|Publication number||US4116376 A|
|Application number||US 05/801,787|
|Publication date||Sep 26, 1978|
|Filing date||May 31, 1977|
|Priority date||Sep 20, 1976|
|Also published as||CA1076711A1, DE2704266A1, DE2704266C2|
|Publication number||05801787, 801787, US 4116376 A, US 4116376A, US-A-4116376, US4116376 A, US4116376A|
|Inventors||Raymond Louis Delorme, Henri Grosjean|
|Original Assignee||Compagnie International Pour L'informatique Cii-Honeywell Bull (Societe Anonyme)|
|Export Citation||BiBTeX, EndNote, RefMan|
|Patent Citations (3), Referenced by (33), Classifications (38)|
|External Links: USPTO, USPTO Assignment, Espacenet|
This application corresponds to French application No. 76 28170, filed in France on Sept. 20, 1976 under which a claim for priority is made.
The present invention relates to a method of mounting integrated circuit chips on a substrate, and to apparatus for carrying out this method.
In the well-known technique of producing integrated circuits, a wafer cut from a monocrystal of semiconductor material, such as silicon, is subjected to a series of operations consisting of doping, masking, photo-etching, and the ionic diffusion or implantation of doping impurities, thus forming within the wafer a plurality of identical regularly distributed integrated circuits. The wafer is then cut up into very small plates which are generally referred to as chips, each chip containing one complete set of integrated circuits. Each chip is provided with contact regions which are disposed in a predetermined configuration and which, by means of interface conductors soldered to them are intended to provide the electrical connections between each chip and an interconnecting base which is generally referred to as a substrate.
The chips are of very small dimensions and to make them less awkward to handle and easier to mount on a substrate, it has been proposed that they should be attached to a flexible support, such as a strip, made of an inextensible insulating material, the support being provided with openings to allow the chips to be mounted on it. Towards the centers of these openings extend overhanging interface conductors which are generally obtained by cutting away a conductive film which is formed on one of the faces of the supporting strip.
In each opening, the disposition of the free inner ends of the interface conductors matches that of the contact regions on a chip located in the center of the opening. This being the case, the chips are mounted on the support by positioning them under respective ones of the openings in the support in such a way that the contact regions on each chip line up with respective ones of the inner ends of the interface conductors in the opening concerned, and then soldering these ends to the said contact regions.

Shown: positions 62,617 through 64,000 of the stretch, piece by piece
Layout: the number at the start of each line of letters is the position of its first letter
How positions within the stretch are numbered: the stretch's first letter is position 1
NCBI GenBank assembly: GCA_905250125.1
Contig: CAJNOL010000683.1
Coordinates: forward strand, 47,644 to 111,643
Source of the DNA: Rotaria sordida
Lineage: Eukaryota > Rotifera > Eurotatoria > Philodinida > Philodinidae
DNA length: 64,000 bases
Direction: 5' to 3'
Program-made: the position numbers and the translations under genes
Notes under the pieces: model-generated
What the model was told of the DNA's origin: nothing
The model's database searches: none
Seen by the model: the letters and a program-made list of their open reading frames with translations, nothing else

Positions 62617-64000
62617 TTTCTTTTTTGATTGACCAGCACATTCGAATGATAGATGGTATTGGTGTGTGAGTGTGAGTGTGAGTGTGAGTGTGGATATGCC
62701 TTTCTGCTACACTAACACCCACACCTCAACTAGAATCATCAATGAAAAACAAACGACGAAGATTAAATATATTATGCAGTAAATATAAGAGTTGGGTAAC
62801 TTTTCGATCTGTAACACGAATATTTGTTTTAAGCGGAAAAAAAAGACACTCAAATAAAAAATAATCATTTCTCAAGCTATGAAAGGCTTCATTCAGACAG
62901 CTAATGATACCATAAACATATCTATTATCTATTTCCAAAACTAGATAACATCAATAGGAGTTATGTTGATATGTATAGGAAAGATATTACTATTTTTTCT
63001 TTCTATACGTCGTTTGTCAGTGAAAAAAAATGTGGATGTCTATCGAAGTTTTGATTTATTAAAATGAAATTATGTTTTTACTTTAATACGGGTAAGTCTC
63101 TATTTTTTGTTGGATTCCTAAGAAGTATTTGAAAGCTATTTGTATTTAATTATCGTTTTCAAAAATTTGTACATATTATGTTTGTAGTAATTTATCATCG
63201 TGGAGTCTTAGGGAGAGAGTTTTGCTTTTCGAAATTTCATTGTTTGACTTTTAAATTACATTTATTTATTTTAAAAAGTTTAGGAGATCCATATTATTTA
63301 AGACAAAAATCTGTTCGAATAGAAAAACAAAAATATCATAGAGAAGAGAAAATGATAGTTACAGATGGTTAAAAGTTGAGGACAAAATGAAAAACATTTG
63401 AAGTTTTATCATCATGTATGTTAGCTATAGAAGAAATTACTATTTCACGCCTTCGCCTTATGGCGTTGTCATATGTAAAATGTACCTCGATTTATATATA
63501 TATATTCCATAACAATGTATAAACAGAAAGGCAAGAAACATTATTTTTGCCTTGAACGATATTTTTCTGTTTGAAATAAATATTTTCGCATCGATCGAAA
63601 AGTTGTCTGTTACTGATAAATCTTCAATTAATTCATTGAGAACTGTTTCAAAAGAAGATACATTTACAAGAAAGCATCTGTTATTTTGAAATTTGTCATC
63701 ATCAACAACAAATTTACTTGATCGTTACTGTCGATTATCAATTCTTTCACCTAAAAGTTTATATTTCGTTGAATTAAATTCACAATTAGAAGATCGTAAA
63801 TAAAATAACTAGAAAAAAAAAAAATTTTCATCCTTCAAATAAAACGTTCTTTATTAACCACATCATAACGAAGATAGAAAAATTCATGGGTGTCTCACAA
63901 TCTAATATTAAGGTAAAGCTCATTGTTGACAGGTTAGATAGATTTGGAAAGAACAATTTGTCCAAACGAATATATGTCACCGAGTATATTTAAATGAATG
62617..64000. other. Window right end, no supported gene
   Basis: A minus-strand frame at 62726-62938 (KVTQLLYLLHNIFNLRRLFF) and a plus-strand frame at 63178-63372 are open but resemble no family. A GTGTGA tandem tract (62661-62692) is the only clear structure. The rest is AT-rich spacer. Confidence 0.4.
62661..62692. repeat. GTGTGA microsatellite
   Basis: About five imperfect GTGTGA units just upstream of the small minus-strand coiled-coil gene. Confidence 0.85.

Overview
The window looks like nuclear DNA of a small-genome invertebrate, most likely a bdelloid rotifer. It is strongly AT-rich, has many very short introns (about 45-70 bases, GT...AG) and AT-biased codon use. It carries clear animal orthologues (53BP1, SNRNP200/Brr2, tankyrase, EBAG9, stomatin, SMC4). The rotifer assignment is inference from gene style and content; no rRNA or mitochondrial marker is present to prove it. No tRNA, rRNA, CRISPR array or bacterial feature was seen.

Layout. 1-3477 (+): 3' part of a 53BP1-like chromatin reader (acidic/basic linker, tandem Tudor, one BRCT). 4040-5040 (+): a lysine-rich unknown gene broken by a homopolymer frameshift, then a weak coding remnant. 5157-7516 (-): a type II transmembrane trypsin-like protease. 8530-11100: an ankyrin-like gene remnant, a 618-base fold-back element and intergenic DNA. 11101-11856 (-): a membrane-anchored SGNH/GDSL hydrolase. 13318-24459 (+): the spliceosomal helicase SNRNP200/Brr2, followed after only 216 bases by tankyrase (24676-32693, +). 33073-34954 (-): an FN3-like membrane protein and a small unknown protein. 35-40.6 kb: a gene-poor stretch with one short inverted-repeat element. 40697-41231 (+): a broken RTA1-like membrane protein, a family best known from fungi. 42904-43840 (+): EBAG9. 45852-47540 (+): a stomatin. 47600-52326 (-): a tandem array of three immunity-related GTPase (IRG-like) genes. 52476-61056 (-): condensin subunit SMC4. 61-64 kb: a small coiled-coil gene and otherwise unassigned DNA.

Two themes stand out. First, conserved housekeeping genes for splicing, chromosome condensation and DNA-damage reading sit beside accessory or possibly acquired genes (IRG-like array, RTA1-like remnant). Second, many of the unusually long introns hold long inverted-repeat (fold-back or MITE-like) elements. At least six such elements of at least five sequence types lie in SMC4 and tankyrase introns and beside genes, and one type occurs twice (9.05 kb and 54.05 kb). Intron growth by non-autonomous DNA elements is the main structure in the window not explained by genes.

The chips which have been mounted on the strip in this way may then be attached to a substrate. To this end, the interface conductors, whose inner ends are soldered to the contact regions on a chip, are cut at a short distance from the edges of the chip. Having been separated from the support in this way, the inoperative face (i.e., the face opposite from the face provided with the contact regions) of the chip is then positioned against the substrate and the ends of the portions of the interface conductors which remain overhanging from the chip are soldered to correspond conductive areas on the substrate. The disposition of the conductive areas on the substrate corresponds to that of the ends of these remaining portions, such that the conductive areas which are used to attach any one chip to the substrate are arranged in a predetermined configuration, for example, in a square with sides 5 mm long. When the chip is positioned against the substrate, it is necessary for the ends of the remaining portions of the interface conductors to be situated exactly opposite the connecting areas to which they are to be soldered. This operation proves very difficult in that the interface conductors are generally very small and very close together.
To position a chip against the substrate, it is possible to use the method which is described in U.S. Pat. No. 3,869,787, which consists in applying a layer of liquid to a flat area on the substrate, this area being of the same dimensions as the inoperative face of the chip and the liquid being capable of wetting this area and the inoperative face but not the other faces of the chip, and then placing the face so wetted of the chip against the area on the substrate, the correct alignment of the chip being then brought about by surface tension forces in the liquid.
This method, which does not always operate satisfactorily, also makes it necessary for the substrate to be provided with appropriate areas, which areas need to be of the same dimensions as the chips which they are intended to receive. This condition is made all the more difficult to meet by the fact that, when the wafer of semiconductor material is cut up, it is virtually impossible to obtain chips of absolutely identical dimensions, with the result that the format of the chips is not always the same as that of the said areas and sometimes certain chips are not properly aligned. In addition, this method requires care in its application, and takes a relatively long time to carry out and is therefore expensive.
The present invention seeks to overcome these disadvantages and provides a method and apparatus which enable chips to be mounted on a substrate in a reliable, inexpensive and relatively rapid fashion.
The invention provides a method of mounting, on a substrate provided with at least one set of connecting areas arranged in a predetermined configuration about a center, at least one integrated circuit chip which has previously been mounted on a support, and which is provided with connecting conductors which are attached to the said support and extend from the edges of the chip, comprising the steps of: